In a report to the Prime Minister on the implementation of Government Resolution 105 on supporting businesses, cooperatives and business households amid Covid, the Ministry of Planning and Investment (MPI) has stated that the policies and solutions presented in the document are highly valued by the business community and address challenges that businesses face.
A survey conducted by the Vietnam Chamber of Commerce and Industry (VCCI) found that 91.5% of companies are aware of Resolution 105; 81% say the policies are timely; 89% say the goals set out in the resolution are reasonable; and 81.4 percent say the measures will help businesses, cooperatives and business households overcome difficulties.
Shortly after the release of Resolution 105, a series of policies and solutions were issued, creating positive motivation for production and business.
Most enterprises, cooperatives and commercial households that had to suspend their activities to comply with regulations on the prevention and control of Covid-19 have resumed their activities, while the disruption of the production chain has been resolved. The financial burden on businesses has been eased through policies of reducing the electricity bill, lowering electricity prices, and reducing corporation tax and value added tax ( VAT).
Cash flow difficulties were also mitigated through policies of debt payment rescheduling, interest forgiveness and keeping debt pools unchanged until June 30, 2022. Loan interest rates decreased by 1 .55% compared to the pre-pandemic period.
It is estimated that by the end of 2021, more than 1.1 million customers were supported, with the total amount of interest relief reaching VND 26 trillion, exceeding the target set by the resolution.
According to the Ministry of Planning and Investment, in the first quarter of 2022, the number of newly created companies was 34,590, an increase of 18.1%, while 25,588 companies resumed operations, an increase 73.6% compared to the same period last year.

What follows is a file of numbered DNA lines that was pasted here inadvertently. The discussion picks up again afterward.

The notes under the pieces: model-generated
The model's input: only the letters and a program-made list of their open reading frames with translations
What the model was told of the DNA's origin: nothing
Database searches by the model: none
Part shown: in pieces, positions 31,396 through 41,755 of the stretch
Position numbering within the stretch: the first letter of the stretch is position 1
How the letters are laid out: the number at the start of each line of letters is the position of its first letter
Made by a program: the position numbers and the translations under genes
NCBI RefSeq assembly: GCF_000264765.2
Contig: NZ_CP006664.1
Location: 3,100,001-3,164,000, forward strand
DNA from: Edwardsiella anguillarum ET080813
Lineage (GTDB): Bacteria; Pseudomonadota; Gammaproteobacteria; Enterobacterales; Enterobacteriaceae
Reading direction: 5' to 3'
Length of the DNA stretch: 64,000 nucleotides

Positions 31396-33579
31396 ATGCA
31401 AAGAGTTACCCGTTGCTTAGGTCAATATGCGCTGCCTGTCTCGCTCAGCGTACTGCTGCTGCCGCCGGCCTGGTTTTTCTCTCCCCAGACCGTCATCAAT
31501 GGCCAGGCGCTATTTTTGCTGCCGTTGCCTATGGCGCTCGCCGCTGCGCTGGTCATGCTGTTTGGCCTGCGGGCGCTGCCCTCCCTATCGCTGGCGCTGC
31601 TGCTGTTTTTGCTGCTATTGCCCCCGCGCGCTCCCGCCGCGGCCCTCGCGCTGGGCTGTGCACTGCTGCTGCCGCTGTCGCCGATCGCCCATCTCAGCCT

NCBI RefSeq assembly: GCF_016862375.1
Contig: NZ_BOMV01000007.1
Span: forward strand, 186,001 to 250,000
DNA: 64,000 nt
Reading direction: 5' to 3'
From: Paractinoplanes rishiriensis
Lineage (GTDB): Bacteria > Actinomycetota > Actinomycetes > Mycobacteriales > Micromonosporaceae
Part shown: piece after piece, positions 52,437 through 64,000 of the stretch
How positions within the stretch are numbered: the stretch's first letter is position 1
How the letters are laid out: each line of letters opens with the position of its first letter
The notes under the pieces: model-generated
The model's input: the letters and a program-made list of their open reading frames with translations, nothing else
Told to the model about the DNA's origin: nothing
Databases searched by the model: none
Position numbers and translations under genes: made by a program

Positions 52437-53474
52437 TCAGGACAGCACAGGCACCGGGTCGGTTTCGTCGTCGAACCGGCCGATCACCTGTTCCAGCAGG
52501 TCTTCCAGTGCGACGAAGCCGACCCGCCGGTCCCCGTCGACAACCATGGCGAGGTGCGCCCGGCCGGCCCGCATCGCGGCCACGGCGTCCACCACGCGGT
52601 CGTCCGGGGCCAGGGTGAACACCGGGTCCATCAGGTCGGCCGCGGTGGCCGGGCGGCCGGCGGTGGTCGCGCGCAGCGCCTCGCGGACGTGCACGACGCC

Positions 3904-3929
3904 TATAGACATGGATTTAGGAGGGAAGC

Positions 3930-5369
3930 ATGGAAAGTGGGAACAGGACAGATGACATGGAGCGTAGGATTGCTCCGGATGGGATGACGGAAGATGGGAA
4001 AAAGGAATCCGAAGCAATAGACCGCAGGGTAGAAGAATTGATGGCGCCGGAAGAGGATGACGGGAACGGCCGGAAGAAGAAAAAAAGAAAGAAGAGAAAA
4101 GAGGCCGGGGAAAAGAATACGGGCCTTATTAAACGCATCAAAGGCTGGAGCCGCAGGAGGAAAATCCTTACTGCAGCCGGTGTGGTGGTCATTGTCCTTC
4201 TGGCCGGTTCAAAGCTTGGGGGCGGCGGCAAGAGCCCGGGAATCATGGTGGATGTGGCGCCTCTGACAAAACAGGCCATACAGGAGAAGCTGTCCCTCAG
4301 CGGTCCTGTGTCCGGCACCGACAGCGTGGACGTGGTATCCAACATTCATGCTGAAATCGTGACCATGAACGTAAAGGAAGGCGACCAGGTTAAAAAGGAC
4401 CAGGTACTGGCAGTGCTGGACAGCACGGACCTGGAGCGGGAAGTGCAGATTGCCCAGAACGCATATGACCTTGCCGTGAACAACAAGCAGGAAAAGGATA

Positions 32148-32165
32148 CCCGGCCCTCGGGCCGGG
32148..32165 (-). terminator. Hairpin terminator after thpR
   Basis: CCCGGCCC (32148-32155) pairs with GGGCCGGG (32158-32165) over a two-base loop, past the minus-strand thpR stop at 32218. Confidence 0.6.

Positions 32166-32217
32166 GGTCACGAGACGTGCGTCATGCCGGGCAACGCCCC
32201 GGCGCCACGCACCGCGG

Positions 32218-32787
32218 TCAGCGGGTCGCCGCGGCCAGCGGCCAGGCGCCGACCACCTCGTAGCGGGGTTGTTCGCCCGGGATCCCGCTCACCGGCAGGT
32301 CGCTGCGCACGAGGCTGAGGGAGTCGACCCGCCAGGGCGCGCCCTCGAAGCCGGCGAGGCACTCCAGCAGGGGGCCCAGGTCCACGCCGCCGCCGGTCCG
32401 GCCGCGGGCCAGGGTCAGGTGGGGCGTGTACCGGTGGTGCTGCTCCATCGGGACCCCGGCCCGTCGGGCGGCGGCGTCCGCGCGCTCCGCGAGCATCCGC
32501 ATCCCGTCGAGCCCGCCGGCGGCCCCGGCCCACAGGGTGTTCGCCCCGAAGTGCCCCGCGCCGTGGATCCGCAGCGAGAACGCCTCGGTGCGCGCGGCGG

This is the highest number of companies joining the market in the first quarter so far, which was 2.1 times higher than the average level in the first quarter of 2017-2021, according to MPI.
Figures show that business confidence has returned after two years of the pandemic.
Policies must be fair, implementation must be fast
The MPI pointed out that the implementation of some tasks and solutions presented in Resolution 105 remains slow, such as the proposal to reduce union dues, support to attract workers to work and support for prevention and control. of the pandemic. Meanwhile, disbursement from the credit program to help businesses pay workers fell short of target.
Administrative procedures related to the health sector remain complicated. When Covid broke out in Hanoi in late February and early March, workers and people had to queue at local medical centers to get certification on infection or recovery from Covid-19 in order to qualify for insurance policies. .
Meanwhile, many medical centers were understaffed and unable to apply information technology to screen Covid patients.
MPI believes that some localities are not showing flexibility to create favorable conditions for the resumption of production and business activities and to implement pandemic prevention and control measures in accordance with government instructions.
Emphasizing the need to learn from the shortcomings, MPI said that first and foremost, support policies must be issued at the right time and must respond to corporate action. Therefore, serious involvement of all ministries and departments, and local authorities at different levels is very important.
The MPI emphasized that the effectiveness of policy implementation depends not only on content, but also on application. Implementation delays will result in low effectiveness.
The number of Covid-19 infections has been falling since early April, but MPI said Vietnam must not be complacent, warning that Vietnam should be on high alert in case new coronavirus variants emerge. .
Political uncertainties in Ukraine are expected to have a negative impact on the Vietnamese economy. Crude oil and finished petroleum products have seen their prices increase sharply, leading to higher prices for imported raw materials and affecting businesses, especially those in the transportation sector and those using gasoline and oil as fuels . In addition, rising oil prices will push up the prices of goods, thereby putting pressure on inflation.